Sustainability and Investment Policy

Dear Members of the Swarthmore College Community,

Following extensive preparation, analysis, and robust discussion and debate by managers on both sides of the issue, the Board of Managers of Swarthmore College reached consensus not to divest from fossil fuels. The sense of the meeting was to reaffirm its investment guidelines, which since 1991 have stated that the “Investment Committee manages the endowment to yield the best long term financial results, rather than to pursue other social objectives.”

The Board is fully committed to addressing the threat of climate change, however. To affirm our commitment, the College will intensify its sustainable practices as an institution. Our efforts will cut across all aspects of College operations including new construction, energy consumption, water usage, and recycling, and also the curriculum and investment practices. We will build upon important environmental efforts that have long been underway and expand upon them.

Additionally, the Board decided to establish a Green Fund. This new option will enable alumni and others to contribute to an alternative fund that will not invest in fossil fuels. Individual members of the Board pledged personally to match anticipated contributions.

We are grateful to the students, faculty, staff, and alumni who contributed materials for this important discussion, and to those who have been actively engaged in the issue of climate change, helping to focus our attention on the need for action.


Gil Kemp, 

Statement on Sustainability and Investment Policy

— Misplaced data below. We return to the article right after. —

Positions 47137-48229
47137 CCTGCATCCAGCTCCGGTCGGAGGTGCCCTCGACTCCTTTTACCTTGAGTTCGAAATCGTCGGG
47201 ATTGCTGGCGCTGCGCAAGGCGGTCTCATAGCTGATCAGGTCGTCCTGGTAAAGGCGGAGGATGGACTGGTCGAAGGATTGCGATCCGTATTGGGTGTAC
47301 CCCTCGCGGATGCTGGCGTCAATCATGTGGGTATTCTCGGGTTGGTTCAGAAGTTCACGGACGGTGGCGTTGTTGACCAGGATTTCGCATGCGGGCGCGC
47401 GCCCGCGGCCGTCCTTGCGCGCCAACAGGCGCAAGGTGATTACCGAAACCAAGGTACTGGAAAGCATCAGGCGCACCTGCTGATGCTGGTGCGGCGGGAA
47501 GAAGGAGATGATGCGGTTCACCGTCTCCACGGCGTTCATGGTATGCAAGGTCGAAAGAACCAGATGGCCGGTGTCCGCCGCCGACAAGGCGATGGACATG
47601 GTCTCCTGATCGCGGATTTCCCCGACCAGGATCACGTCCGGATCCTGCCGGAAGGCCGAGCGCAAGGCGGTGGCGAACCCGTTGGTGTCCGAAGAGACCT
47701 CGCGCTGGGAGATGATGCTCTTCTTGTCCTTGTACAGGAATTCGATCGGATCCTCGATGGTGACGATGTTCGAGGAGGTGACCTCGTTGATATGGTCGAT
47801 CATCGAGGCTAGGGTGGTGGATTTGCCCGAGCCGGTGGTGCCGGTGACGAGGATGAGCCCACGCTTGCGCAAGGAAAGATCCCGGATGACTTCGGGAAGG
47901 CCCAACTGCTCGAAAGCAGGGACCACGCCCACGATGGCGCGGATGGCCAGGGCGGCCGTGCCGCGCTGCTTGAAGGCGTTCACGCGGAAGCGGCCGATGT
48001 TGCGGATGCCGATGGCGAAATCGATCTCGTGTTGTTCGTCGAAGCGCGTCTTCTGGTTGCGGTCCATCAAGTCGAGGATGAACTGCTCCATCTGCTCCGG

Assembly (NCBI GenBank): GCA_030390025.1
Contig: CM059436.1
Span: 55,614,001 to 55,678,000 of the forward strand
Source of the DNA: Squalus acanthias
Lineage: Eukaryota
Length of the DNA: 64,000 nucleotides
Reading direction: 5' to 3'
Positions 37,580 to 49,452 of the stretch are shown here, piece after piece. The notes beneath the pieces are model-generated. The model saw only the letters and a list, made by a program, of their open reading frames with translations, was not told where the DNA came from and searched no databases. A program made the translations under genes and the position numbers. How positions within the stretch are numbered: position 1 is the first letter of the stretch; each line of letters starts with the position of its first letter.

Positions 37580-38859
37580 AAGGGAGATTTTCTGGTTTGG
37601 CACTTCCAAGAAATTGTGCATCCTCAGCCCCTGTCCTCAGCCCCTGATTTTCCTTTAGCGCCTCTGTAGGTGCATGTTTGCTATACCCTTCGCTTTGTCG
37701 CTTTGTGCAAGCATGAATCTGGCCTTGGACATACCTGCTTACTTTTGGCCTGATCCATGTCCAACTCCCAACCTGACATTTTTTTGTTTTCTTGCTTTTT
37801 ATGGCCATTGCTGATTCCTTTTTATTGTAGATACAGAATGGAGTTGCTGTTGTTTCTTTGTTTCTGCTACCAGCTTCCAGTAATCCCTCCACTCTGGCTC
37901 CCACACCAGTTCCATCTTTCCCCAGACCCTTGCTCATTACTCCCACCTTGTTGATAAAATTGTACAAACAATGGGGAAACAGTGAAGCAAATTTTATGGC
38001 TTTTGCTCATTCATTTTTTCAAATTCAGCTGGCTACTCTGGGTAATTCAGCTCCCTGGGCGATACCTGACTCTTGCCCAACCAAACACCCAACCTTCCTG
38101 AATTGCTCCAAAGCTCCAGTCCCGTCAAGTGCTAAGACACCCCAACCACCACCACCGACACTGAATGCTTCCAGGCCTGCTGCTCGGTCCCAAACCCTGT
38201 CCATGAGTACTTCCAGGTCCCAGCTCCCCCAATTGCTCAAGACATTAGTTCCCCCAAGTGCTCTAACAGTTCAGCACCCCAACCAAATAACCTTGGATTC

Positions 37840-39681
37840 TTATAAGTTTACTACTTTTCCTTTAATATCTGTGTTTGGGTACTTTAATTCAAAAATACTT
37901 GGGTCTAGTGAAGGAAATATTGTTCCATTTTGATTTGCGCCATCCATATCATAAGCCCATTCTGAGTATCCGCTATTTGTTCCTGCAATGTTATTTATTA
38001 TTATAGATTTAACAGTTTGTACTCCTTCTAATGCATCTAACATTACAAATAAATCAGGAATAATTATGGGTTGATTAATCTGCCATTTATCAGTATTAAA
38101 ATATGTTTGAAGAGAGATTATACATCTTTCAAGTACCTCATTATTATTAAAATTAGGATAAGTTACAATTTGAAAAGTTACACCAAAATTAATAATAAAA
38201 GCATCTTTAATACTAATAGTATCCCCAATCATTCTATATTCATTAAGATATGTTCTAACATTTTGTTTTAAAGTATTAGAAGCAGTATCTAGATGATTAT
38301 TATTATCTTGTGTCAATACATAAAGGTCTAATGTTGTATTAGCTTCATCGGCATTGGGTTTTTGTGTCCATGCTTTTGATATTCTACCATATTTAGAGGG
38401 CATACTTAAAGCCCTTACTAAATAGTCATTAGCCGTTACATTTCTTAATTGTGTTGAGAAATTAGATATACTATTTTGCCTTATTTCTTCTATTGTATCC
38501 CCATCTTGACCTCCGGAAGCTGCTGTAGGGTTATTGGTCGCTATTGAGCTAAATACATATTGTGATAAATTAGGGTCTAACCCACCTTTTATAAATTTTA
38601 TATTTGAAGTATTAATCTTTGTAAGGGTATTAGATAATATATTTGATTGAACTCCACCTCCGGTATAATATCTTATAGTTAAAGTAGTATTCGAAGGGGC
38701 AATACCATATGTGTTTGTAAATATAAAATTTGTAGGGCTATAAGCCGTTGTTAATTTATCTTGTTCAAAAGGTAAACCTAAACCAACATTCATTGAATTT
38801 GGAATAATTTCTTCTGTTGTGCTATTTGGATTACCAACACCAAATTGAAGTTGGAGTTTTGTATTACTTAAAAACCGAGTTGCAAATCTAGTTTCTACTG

The managers of Swarthmore College agree that climate change is the most pressing issue of our time and that Swarthmore College can—and must—play a leadership role in helping to curb the seemingly insatiable appetite for fossil fuel. We believe that in order to effect real and tangible change, we should focus our efforts on reducing both institutional and individual consumption of fossil fuels.


Actions Taken

Our actions over the course of this year have reinforced our commitment. In December of 2014, the Board of Managers committed $12 million toward making the new Biology, Engineering, Psychology (BEP) building a model for environmentally intelligent construction practices and energy usage.

In February, the Board sponsored a two-day sustainability forum that focused Swarthmore’s efforts on environmental sustainability and outlined the steps needed for the College to address climate change. Among the initiatives proposed, and already underway, the College plans to:

  • Accelerate improvements to the energy efficiency of existing buildings, including an evaluation of the College’s rental properties for their use of energy and water.
  • Implement the Sustainability Framework for all construction and renovation projects.
  • Manage the acquisition and use of college-owned vehicles to improve fuel efficiency and reduce emissions through smarter vehicle usage.
  • Explore the use of solar energy to provide a portion of the College’s electricity.
  • Take steps toward becoming a zero waste campus in order to respect our community neighbors, reviewing the College’s purchasing habits and implementing ways to reduce waste sent to the Chester incinerator.